Costs incurred in the warehousing of aviation and aerospace materials and parts include handling and storage charges, and operational and general administrative expenses. Handling costs are related to moving the materials either in or out of the warehouse. Storage expenses comprise all the costs associated with occupying a facility and are incurred whether the products such as engines or radars are moved. Operational expenses are overheads sustained to facilitate operations at the distribution center. General administrative costs include all the expenses not accrued for a particular distribution center, such as remunerations for nonoperating staff and general office expenses.
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Each of the expenses associated with warehousing materials and parts linked to aviation or aerospace impacts overall operational productivity. The nature of material stored determines the rates charged for storage, for instance, items such as engines are enormous and require an ample space to safely store. Therefore, when looking for a facility to keep engines, airlines may have to look for big warehouses or pay more for the space occupied by the item. Additionally, some aviation items are sensitive and delicate and require special handling and storage hence attracting higher handling fees during warehousing. Further, aviation-specific storage can be expensive due to the bulkiness and high cost of the items to be kept, which translates to higher operations administration expenses as well as general administration costs.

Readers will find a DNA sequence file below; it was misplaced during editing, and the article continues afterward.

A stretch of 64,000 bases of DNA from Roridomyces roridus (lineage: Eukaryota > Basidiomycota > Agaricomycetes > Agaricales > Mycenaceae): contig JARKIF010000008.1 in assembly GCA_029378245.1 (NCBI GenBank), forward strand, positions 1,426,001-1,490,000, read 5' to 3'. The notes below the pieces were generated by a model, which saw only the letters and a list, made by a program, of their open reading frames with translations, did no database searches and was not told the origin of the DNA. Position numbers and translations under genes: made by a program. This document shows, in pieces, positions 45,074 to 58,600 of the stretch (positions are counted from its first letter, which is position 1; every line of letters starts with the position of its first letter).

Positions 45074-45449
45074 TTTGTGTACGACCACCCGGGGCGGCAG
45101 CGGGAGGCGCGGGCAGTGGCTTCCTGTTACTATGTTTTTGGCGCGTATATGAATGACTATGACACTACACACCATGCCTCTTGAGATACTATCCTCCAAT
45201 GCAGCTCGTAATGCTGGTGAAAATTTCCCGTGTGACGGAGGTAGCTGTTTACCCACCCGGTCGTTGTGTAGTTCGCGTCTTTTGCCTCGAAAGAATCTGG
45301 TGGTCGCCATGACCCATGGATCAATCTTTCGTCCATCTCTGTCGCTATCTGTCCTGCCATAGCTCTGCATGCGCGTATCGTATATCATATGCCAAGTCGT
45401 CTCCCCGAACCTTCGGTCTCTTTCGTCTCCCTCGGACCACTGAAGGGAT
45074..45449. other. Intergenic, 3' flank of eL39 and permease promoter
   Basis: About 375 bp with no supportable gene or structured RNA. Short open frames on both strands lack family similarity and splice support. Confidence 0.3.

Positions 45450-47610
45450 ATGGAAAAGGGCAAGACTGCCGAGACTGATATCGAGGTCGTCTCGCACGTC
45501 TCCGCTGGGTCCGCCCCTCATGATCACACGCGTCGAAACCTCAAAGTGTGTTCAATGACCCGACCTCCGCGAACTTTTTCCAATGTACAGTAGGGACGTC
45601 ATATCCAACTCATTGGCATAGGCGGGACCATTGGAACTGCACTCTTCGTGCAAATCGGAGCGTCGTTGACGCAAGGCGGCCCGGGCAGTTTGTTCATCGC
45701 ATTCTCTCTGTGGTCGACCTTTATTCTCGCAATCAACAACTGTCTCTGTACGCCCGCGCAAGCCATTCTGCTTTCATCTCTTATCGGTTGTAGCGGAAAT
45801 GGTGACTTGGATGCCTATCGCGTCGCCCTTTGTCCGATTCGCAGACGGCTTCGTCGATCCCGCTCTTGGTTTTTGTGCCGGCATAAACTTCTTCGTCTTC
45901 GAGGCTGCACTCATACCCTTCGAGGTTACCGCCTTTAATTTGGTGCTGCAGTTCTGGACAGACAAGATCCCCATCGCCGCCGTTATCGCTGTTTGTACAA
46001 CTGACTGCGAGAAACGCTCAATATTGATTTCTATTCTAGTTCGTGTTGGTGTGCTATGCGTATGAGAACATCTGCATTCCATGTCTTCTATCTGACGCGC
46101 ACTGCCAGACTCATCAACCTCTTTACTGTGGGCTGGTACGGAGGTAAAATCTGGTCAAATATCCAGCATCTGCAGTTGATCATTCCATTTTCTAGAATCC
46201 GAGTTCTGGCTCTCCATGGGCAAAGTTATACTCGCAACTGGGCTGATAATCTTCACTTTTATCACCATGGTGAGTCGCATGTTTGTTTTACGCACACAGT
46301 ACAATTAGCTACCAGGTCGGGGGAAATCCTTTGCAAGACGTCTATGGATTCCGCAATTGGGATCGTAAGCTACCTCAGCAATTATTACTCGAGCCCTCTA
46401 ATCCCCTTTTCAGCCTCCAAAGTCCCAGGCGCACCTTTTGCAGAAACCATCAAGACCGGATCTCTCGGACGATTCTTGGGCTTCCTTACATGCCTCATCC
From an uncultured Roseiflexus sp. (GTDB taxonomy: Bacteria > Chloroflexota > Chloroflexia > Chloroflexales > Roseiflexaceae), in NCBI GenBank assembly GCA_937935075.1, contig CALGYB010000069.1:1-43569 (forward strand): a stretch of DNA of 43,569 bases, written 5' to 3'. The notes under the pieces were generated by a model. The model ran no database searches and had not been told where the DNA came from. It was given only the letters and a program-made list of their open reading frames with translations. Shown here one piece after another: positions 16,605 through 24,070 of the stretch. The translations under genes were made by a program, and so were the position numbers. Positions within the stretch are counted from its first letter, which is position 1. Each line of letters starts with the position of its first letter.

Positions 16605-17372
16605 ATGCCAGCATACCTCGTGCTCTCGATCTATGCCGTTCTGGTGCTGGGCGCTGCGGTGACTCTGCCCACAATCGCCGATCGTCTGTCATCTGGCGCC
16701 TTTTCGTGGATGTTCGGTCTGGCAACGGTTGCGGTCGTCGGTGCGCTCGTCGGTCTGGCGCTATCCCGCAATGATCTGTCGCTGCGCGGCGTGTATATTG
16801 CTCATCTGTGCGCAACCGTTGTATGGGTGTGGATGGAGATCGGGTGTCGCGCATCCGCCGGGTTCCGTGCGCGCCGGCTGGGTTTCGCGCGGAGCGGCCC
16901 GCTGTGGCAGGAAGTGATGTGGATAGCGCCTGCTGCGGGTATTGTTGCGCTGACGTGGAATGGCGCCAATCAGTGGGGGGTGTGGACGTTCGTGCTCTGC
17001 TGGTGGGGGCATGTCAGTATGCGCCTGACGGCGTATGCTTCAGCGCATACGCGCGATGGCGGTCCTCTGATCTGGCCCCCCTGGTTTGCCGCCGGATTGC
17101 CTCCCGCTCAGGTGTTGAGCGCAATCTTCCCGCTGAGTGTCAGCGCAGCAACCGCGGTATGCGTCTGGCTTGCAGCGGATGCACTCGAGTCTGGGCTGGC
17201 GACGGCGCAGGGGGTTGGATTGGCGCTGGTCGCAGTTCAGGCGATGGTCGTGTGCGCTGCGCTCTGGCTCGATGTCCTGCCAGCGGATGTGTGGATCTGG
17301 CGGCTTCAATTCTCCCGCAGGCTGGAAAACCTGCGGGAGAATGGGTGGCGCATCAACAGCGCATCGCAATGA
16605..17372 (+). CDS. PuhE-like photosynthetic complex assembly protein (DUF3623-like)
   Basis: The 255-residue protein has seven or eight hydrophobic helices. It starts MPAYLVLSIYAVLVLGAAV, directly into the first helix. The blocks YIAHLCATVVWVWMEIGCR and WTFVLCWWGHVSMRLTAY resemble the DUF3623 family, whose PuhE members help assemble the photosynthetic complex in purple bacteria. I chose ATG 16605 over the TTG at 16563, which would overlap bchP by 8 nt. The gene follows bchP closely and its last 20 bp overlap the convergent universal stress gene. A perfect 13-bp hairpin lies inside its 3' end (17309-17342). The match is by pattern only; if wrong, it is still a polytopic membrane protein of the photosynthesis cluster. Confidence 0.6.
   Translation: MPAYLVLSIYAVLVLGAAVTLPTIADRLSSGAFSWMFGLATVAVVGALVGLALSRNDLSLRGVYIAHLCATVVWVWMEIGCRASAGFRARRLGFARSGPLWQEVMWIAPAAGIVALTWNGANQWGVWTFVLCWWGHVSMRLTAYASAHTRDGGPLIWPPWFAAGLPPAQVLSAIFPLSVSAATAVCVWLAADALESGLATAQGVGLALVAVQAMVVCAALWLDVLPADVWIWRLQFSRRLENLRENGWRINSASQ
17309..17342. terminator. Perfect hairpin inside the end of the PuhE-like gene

The costs associated with warehousing aviation-specific items may cause trade-offs in decision-making among managers. Trade-offs involved may include the choice of warehousing location and the type of products to be stored. For efficiency, a warehouse should be located relatively close to the center of the airline’s operations even if it may be costly compared to another potential location. Additionally, administrators must critically examine the type of aviation materials to store since the nature of items significantly impact the costs involved in storage and handling. Further, the business executive must make the most rational decision on the warehouse management system (WMS) to implement at the desired warehouse since it dramatically influences the operations’ efficiency.
In the aviation industry, most companies use rigid rather than non-rigid containers since they offer the most secure storage for products. Airlines primarily use rigid containers for this form of containerization since it offers excellent protection for both passenger and freight cargo. Further, the structure of the containers allows stacking hence making it possible to handle several small consignments of air cargo (Drljaca et al., 2020). Rigid containers can quickly and comfortably be loaded, offloaded and moved in and out of a storage facility without pilferage or causing any damage to the contents. In the aviation industry, rigid containers are skillfully made to match the cargo area within aircraft thus promoting maximum utilization of the available space. In some instances, non-rigid containers are used in the aviation industry, particularly where the objects to be moved have irregular shapes.
The cargo industry is changing and innovations are influencing the materials and packaging of items, including aircraft maintenance parts. In the future, there will be more airlines opting for new-age composite materials for storage. The products are strong, lightweight and low-cost and are more efficient compared to the conventional rigid containers (Rajak et al., 2019). The materials are produced sustainably and are set to transform the future of the packaging and handling industry. Innovative substances are undergoing research and their favorable characteristics will make them suitable for applications beyond the aviation industry.
Drljaca, M, Stimac, I, Vidovic, A, & Petar S. (2020). Sustainability of the air cargo handling process in the context of safety and environmental aspects. Journal of Advanced Transportation Volume, 1-13.
Rajak, K. D, Pagar, D. D, Kumar, R & Pruncu, I, C. (2019). Recent progress of reinforcement materials: a comprehensive overview of composite materials, Journal of Materials Research and Technology, 8(6), 6354-6374.
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